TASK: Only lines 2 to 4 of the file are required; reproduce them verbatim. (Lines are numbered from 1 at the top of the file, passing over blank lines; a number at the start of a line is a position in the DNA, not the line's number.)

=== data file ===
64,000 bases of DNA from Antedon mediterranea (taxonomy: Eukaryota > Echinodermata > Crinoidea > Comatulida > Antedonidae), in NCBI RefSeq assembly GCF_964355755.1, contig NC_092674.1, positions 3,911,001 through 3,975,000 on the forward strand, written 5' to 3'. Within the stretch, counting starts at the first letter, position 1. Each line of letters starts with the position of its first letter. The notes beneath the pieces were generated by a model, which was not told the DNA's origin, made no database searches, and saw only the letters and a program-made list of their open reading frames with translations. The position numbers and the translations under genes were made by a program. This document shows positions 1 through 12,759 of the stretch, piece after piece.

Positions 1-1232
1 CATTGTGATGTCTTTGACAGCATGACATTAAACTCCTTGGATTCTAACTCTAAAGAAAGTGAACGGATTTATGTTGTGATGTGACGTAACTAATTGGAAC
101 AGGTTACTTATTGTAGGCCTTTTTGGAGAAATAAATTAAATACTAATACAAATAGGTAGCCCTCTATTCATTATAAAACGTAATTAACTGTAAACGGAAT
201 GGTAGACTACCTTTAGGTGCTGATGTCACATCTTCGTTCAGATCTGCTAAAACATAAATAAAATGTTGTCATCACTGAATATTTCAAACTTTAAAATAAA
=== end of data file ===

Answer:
Positions 1-1232
1 CATTGTGATGTCTTTGACAGCATGACATTAAACTCCTTGGATTCTAACTCTAAAGAAAGTGAACGGATTTATGTTGTGATGTGACGTAACTAATTGGAAC
101 AGGTTACTTATTGTAGGCCTTTTTGGAGAAATAAATTAAATACTAATACAAATAGGTAGCCCTCTATTCATTATAAAACGTAATTAACTGTAAACGGAAT